19 May 2007


Back in Budapest after a gruelling 24 hour journey from Mexico City. I had hoped to hold on to the spirit of Mexico for at least a few days longer through the special power of a bottle of premium añejo tequila, but thanks to global paranoid security culture, Lufthansa would not let me connect with it as cabin baggage in Frankfurt, and there was not sufficient time to check it. I do, however, have to thank the Lufthansa check-in staffer, who tried everything he could think of to try to find a way to let me bring it along, but in the end, his hands were tied by the security fascists, and I was forced to abandon my precious bottles at the check point.

Connecting through FRA does have its compensations, however. Generally, I do not like Germans or the German language, but I do have to admit to taking an inordinate amount of pleasure from saying the word "anschlußflug," a word which -- despite being German -- seems to roll off the tongue in the most satisfying way imaginable. I make a point of saying it several times whenever I connect through FRA, and this time was no exception.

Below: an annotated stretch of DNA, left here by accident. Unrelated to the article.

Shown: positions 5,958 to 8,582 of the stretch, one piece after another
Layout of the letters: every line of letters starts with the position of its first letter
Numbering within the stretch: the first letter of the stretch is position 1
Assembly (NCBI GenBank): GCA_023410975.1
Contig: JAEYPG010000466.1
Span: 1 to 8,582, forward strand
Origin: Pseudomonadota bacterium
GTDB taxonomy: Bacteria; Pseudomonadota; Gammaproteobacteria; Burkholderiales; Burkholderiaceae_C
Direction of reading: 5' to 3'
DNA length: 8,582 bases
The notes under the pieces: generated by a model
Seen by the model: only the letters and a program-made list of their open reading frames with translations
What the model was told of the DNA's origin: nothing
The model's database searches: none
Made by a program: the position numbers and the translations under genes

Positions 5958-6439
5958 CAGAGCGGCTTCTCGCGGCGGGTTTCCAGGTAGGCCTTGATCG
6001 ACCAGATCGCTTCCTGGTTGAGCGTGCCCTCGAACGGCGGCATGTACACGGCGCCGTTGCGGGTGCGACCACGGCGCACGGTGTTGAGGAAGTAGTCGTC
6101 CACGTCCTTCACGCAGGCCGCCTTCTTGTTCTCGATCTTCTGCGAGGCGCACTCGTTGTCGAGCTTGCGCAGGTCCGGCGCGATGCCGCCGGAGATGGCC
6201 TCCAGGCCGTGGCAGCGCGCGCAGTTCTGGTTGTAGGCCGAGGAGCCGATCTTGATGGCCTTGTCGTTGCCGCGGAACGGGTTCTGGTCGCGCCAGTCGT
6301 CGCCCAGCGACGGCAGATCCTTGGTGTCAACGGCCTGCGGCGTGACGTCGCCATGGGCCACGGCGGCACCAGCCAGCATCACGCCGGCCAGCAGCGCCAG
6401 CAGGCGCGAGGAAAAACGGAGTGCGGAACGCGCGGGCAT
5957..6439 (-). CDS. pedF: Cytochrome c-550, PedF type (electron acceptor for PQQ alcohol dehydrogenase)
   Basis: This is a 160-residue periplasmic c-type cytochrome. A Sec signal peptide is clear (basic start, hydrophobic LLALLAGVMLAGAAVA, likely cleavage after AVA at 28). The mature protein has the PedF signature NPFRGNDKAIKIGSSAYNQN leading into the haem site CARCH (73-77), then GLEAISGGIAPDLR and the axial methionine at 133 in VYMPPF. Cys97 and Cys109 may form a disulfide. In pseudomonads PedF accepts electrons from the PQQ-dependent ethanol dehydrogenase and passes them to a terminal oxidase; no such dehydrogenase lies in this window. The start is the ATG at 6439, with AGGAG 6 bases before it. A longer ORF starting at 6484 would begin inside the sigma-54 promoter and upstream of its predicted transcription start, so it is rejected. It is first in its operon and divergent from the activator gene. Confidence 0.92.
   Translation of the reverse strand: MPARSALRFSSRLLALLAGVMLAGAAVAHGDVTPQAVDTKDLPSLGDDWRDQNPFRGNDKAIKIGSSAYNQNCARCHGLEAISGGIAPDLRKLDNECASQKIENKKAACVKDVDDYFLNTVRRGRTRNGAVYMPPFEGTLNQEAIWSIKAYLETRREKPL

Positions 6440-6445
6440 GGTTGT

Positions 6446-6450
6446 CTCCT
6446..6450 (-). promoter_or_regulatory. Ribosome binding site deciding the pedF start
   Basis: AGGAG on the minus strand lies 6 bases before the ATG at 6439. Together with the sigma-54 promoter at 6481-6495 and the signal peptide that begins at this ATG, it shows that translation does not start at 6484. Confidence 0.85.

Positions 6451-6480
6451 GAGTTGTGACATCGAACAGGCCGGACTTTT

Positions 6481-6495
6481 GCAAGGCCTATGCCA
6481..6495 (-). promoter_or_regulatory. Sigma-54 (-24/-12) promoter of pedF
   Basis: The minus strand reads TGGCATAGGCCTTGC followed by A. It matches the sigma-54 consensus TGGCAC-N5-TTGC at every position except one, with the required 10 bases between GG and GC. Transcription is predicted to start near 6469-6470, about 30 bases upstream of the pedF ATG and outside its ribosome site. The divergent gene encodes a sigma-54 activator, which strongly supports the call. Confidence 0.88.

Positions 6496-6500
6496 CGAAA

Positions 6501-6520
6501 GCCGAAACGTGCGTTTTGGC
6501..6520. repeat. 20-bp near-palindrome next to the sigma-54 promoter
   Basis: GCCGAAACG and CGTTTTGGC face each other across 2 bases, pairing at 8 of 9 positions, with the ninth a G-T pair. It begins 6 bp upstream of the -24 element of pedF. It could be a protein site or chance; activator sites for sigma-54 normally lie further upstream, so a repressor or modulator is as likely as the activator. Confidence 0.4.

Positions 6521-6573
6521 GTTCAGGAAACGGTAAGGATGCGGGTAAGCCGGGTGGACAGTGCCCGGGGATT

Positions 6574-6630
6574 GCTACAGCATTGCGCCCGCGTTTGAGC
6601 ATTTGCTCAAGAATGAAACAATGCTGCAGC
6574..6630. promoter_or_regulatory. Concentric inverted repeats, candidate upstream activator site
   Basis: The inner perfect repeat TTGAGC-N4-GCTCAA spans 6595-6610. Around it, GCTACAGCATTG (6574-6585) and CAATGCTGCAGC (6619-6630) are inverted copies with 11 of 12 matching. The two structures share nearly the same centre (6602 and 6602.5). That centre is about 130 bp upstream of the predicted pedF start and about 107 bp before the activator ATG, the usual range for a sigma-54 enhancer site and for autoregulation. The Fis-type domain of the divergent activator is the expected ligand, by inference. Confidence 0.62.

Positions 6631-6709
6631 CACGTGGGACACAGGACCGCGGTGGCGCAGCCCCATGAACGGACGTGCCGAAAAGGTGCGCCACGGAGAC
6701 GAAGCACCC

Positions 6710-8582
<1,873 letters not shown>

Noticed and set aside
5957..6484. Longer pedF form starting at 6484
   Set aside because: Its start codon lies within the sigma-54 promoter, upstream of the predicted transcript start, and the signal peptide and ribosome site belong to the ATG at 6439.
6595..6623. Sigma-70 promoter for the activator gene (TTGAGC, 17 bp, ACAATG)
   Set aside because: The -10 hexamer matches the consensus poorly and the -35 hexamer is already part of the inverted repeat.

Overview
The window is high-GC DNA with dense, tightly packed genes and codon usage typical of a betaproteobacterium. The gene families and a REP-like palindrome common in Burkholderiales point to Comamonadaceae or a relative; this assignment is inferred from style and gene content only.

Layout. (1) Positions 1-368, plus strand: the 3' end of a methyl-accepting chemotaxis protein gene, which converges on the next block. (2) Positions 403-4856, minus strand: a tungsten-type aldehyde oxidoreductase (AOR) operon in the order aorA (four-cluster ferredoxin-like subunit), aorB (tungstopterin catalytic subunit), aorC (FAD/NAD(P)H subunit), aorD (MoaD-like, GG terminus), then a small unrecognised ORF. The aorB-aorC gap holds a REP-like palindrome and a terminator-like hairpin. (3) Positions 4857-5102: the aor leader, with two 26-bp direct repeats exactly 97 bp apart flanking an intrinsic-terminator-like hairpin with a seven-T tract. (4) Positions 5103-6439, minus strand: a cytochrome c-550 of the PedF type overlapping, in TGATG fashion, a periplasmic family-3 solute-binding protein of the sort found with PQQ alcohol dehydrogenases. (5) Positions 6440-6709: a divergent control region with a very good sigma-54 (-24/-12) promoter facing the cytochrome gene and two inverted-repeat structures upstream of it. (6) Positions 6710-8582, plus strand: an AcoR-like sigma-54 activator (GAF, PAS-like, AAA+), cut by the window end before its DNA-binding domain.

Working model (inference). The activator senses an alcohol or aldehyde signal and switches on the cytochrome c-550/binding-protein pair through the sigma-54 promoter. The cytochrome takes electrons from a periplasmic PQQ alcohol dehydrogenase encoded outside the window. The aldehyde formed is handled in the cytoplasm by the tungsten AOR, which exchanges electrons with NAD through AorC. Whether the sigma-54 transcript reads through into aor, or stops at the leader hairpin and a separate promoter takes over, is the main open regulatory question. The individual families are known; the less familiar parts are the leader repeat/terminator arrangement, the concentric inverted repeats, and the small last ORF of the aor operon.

But there were some more meaningful events in the world yesterday. Last winter, I had the pleasure of summitting Ben Nevis with some other London Business School alumni and students. For me it was short but pleasant escape from the work I was doing in Jordan at the time. For them, it was the first step in their 15 months of preparation for climbing Mt. Everest. Last I heard from them was a few weeks ago, when I received an email announcing their imminent departure for Nepal, and for no particular reason I was yesterday seized with the spontaneous urge to have a peek at their website. To my surprise and pleasure, I learned that two team members -- South African Greg Maud and Egyptian Omar Samra -- had successfully summitted just that morning. This was a first not only for London Business School, but Omar has now become the first Egyptian to reach the highest spot on the globe, so Nomadicity joins LBS and Egypt in wishing him a special "!مبروك" (congratulations!) on his effort.

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